This is for day one of14valentines. Today's focus is on body image, and for me, that issue is intricately tangled with eating disorders and the way that that can cause you to form a negative body image. It doesn't matter how many times someone else tells you you're pretty; some days, I think nothing is ever going to change my negative view of myself.
And I'll preface this with: yes, I'm a size six. Sometimes a size eight, but given the way the past several years have gone...well, yeah. I generally swim in a size eight. And I know that I'm small (a grand whopping 134 lbs), but the BMI swears to god I'm overweight, and sometimes that starts to sink in. And then someone points out how ridiculous my body image issues are. So I know that it seems bizarre that I spend half my life worried about the fact that I hate my body and I tend to worry that I'm headed down the path to anorexia.
At one point, near the end of my first year in university, I realized that I hadn’t eaten more than a banana in three days. I remember freaking out; for all that I may hate my body, I have always managed to hide from the lurking specter that I call genetic predisposition and someone else might refer to as “Eating Disorders.” I’ve had more conversations with therapists about disordered eating, anorexia and bulimia than I have about other topics. And yet, here I was starving myself in a manner that I recognized. And someone said, “Well, you’re not actively trying to harm yourself. You don’t see being painfully skinny as a good thing. You’re not anorexic, hon.” And they were right, but they were also very, very wrong.
I had just spent the better part of a year on a campus where the workout facilities get more use than the library, where there is an entire gym that is dedicated to women who want to be as fit and as trim as humanly possible. I understood the feeling of inadequacy about my body—I’m five foot, two inches, 134 pounds, and I hate the people who say, “Well, you’re only a little bit chunky”—and I knew how quickly the disordered eating could spin into something far, far worse. I knew that if I kept hating my body and loathing food, I would wind up on a path that I’d been fighting for six years. I had lost fifteen pounds my freshman fall because I wasn’t eating; while I didn’t mind being skinny—we’re trained by the media, by commercialism, and by our peers to know that skinny girls are the only ones who are desirable—I also knew that it was an incredibly unhealthy cycle.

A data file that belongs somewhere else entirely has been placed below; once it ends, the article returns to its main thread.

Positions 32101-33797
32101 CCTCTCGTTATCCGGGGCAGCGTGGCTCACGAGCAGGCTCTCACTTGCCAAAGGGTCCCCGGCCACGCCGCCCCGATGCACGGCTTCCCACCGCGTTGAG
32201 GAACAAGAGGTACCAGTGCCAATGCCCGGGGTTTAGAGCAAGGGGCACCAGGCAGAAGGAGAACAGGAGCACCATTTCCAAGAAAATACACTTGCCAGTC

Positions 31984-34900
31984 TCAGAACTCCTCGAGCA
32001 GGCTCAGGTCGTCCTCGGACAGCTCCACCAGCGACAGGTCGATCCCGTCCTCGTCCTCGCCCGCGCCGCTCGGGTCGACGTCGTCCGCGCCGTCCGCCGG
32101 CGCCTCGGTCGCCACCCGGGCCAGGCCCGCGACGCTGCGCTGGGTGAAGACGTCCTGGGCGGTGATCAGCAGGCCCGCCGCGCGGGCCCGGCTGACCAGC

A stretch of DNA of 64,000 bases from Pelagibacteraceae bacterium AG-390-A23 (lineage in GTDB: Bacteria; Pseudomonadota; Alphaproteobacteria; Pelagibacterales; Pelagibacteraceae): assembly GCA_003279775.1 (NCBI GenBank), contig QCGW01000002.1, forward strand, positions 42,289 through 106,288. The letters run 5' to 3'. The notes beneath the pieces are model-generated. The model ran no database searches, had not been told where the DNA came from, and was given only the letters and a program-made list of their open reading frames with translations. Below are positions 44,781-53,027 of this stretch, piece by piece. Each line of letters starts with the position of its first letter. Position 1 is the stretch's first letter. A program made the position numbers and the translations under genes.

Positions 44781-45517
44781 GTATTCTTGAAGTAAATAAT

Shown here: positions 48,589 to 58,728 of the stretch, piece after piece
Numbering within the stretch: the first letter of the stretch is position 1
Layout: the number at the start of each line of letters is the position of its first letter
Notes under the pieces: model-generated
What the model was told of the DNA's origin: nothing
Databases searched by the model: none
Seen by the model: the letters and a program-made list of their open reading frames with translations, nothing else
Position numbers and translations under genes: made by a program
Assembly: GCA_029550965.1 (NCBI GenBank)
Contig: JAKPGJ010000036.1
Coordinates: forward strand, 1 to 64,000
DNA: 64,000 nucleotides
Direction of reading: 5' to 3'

For you see, I am the daughter of an anorexic-bulimic. I know the cycle of disordered eating that spirals into starvation followed by binging followed by purging. I understand the need to control something, anything, and realizing the only thing you have to really control is your body, your responses, or your eating habits. I know, in some long buried part of me, that eating disorders have a thousand different causes, a thousand different reasons, and that it isn’t as simple as, “But you’re not displaying classic anorexic reasoning.”
And no, at the time, I wasn’t thinking about how much I hated my body and if I just lose a couple of pounds, it would be alright. I was just not thinking about food or about eating or about the need that the human body has for sustenance. I wasn’t thinking that it’s ridiculous to consider myself fat when I fit into ninety percent of all size small clothing and that most mediums actually swim on me. But later, when someone harped on my body image—apparently, I have a negative image of myself; somehow, this doesn’t surprise me—I thought about all the reasons why I could have kept starving myself. All the reasons that I could have used to justify “just a little less food.” I realized at some point that that was probably how my mother’s anorexia really began.
And that was when I stepped back from the issue and got help. I’m sick of the media telling me that I’m not okay at my weight; I’m sick of feeling inferior to girls who are sticks and who don’t eat enough to keep a bird alive. I will not allow myself to slowly die to please some horribly twisted ideal. So I work out enough to keep myself fit, and I eat salad because I actually like the taste, but I don’t take it to extremes as much anymore. I keep fruit in my room in case I end up missing a meal; fruit and packaged tuna might not be the most normal meal in the world, but at least I’m eating.
And if I ever let myself start to starve again, about four different people actually ask me on a weekly (or daily) basis if I’m eating. They smack me if the answer isn’t “yes”. Hell, they smack me if takes too long to remember that I actually ate.
These are, by the way, the same people who remind me that the BMI screws people with muscle mass over. And often, anyone else.